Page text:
Featured image by Christina Winter on Unsplash

Dosing A Patient With MMJ: A Primary Caregiver’s Guide

Being a caregiver to a medical marijuana patient is a big responsibility. That’s why it’s crucial to ensure that you’re doing it to the best of your ability, which involves educating yourself on the proper dosage and ways to administer MMJ in order to treat various ailments. It may sound complicated, but MMJRecs is here to help! Here is a primary caregiver’s guide to medical marijuana to help you feel confident and knowledgeable in your MMJ duties.

How Much Medical Marijuana Should I Give My Patient?

One of the most important things to remember about being an MMJ caregiver is that it’s best to start slow and go low. While medical marijuana offers a large array of benefits to those who suffer from certain medical conditions, the effects of marijuana may not be immediately felt. Plus, everyone responds just a bit differently to MMJ strengths, which is why it’s essential to start slow with a low dose to see how it impacts the patient and helps to manage their symptoms.

Medical marijuana has a wide safety margin. There’s a low risk of overdose, but that doesn’t mean you shouldn’t use caution until you know how the MMJ will impact the patient. Measuring medical cannabis doses for patients accurately is very important – remember, the dosage can vary widely between people, even if they have the same condition. Responses to dosages can vary due to a patient’s other medical conditions, how they consumed the MMJ, and the THC and CBD concentrations of the product they consumed.

The answer to the question “How do I know how much MMJ to give my patient?” depends entirely on the patient. Talk to their doctor to see if they can recommend a starting dosage. As stated above, start with a low dose and go from there. Keep a log that tracks how much was given and the effects felt by the patient. This can help you determine if you need to up the dose.

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Image by Margo Amala on Unsplash: Edible marijuana is a popular way to help patients get the proper does of MMJ.

How to Dose a Patient with Medical Marijuana

There are a variety of ways to dose a medical marijuana patient. Make sure the method you’re using is legal in your state by checking with the MMJ regulating body. Once you have that sorted out, the most popular ways to dose include:

Oral

This is when medical marijuana is administered through the mouth, where it will absorb through the mucous membranes into the body’s circulation. Relevant products include spays and oils that are placed under the tongue for absorption. With oral dosing, it can take about 15 to 40 minutes for the impact to be felt and the effects can be experienced for up to two hours.

Inhalation

This is a very popular method of consumption but may not be the best choice for everyone, depending on their medical condition. That’s because it involves marijuana being vaporized and then inhaled directly into the lungs. Handheld vaporizers or disposable vaporizers are widely available. With inhalation, the effects of medical marijuana are felt almost immediately or within a few minutes. The effects peak after about 30 minutes, but the patient may still feel effects for up to 12 hours.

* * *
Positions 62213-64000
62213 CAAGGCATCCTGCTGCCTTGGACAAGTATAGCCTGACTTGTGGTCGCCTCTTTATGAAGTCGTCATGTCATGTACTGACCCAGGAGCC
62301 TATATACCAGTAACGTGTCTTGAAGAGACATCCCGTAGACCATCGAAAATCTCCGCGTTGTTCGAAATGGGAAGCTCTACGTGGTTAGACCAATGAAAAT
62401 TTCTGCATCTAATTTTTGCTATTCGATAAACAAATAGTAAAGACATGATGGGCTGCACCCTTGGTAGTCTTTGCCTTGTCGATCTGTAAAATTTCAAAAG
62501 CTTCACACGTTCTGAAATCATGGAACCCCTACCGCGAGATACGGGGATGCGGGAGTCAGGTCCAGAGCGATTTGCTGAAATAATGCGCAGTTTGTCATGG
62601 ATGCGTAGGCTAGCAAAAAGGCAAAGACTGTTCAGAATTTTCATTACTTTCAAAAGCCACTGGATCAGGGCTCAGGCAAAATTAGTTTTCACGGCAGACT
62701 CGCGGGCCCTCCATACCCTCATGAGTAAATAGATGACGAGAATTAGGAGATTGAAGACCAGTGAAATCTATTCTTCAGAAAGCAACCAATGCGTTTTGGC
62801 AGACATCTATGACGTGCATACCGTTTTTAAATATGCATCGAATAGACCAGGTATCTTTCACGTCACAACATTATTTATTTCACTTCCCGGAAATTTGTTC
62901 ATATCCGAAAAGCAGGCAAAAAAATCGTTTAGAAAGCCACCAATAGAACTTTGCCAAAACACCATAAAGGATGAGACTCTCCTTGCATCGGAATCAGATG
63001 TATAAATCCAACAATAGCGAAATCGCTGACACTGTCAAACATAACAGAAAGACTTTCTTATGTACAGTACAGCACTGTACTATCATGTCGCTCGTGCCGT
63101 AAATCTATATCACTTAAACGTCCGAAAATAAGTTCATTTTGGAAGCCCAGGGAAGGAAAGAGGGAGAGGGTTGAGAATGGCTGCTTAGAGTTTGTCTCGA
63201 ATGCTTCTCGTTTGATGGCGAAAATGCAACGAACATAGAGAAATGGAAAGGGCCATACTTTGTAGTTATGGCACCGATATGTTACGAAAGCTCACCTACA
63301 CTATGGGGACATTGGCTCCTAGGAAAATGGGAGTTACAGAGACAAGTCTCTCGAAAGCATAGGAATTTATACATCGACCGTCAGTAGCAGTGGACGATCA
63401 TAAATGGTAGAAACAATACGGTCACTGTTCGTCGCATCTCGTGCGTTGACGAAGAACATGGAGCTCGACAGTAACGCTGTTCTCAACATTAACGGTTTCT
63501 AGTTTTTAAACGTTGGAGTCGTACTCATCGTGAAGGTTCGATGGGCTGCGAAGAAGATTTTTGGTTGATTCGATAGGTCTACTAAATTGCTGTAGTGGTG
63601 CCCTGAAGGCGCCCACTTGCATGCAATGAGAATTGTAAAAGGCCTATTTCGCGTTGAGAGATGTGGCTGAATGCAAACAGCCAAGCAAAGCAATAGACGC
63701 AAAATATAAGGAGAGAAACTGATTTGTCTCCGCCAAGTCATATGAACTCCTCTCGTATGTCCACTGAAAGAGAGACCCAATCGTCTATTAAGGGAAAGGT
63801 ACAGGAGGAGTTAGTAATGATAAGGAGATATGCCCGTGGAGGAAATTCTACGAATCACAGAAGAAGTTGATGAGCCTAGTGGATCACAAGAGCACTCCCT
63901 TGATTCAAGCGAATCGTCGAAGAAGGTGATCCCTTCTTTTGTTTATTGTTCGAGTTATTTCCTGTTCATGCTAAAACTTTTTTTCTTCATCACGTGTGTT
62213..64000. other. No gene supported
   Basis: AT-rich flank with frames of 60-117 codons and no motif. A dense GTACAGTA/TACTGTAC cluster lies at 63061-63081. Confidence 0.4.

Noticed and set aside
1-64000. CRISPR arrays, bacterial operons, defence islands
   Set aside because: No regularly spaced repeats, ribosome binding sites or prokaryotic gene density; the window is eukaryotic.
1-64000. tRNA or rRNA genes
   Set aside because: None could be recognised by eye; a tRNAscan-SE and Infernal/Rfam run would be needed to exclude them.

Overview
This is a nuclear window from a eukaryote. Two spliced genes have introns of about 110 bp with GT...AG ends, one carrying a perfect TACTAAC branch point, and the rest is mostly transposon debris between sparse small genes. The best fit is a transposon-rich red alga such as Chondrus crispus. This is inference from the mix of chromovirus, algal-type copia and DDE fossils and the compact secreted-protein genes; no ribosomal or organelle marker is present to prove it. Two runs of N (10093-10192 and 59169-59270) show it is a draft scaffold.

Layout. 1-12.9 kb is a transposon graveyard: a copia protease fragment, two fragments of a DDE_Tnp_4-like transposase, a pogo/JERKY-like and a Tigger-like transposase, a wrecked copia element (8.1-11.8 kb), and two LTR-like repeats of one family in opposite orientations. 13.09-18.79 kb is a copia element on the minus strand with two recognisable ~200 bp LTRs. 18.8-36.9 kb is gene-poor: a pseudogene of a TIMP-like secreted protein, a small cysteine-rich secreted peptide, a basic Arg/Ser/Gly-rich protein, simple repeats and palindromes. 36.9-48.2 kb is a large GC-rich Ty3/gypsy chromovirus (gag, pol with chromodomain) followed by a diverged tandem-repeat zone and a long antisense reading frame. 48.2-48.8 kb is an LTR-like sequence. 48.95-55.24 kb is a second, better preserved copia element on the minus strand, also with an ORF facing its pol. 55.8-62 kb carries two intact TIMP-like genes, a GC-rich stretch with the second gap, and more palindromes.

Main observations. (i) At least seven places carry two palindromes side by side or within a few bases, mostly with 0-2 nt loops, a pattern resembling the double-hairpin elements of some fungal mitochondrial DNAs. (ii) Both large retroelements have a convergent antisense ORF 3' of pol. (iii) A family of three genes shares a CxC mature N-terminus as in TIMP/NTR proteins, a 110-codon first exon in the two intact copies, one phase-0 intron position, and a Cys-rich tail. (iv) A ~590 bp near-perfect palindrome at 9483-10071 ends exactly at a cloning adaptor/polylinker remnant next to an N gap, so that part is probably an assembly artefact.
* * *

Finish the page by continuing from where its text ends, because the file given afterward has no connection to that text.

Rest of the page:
Ingestion

Ingestion is another popular method of dosing a patient with medical marijuana. This is where you eat the MMJ and it enters the bloodstream after being broken down in the digestive system. Patients start to feel the effects of the MMJ within 30 to 120 minutes and can expect it to last up to eight hours.

Topical

Ointments, lotions, patches, and balms are available for dosing MMJ, too. They are placed directly on the skin in the place where it is needed to help a patient deal with symptoms. The onset of the effects of MMJ when topically applied can be felt right away or take up to one hour. Patients can expect the effects to last up to two hours with most products, through transdermal patches can last up to 12 hours.

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Image by Esteban Lopez on Unsplash: How much medical marijuana should I give my patient? MMJ doses vary by patient, depending on what they are being treated for.

How Medical Marijuana Can Help

There are a variety of conditions that medical marijuana can assist in managing. In many states, medical marijuana is given to treat everything from muscle spasms to epilepsy to chronic pain. MMJ is useful in the treatment of many conditions because of the cannabinoids present. These chemicals are very similar to chemicals produced by the body that are involved in regulating pain, movement, memory, and appetite.

One of the primary uses of MMJ is to help cancer patients, especially those going through rounds of chemotherapy and suffering nausea and vomiting as a result. Studies have found that inhaling MMJ helps cancer patients to better manage pain and keep their appetites up.

Chronic pain is another issue that medical marijuana helps many patients with. MMJ that is inhaled, applied topically, or consumed orally has been shown in studies to help relieve pain from nerve damage and arthritis.

Stay Current

Being an MMJ caregiver is something many people excel at. If you’re one of them, don’t forget to keep your medical marijuana card current. MMJRecs can help you to always ensure that your MMJ card is legal, renewing your card each year quickly and easily so you can devote your time where it’s needed most: to your patients.

Featured image by Kimzy Nanney on Unsplash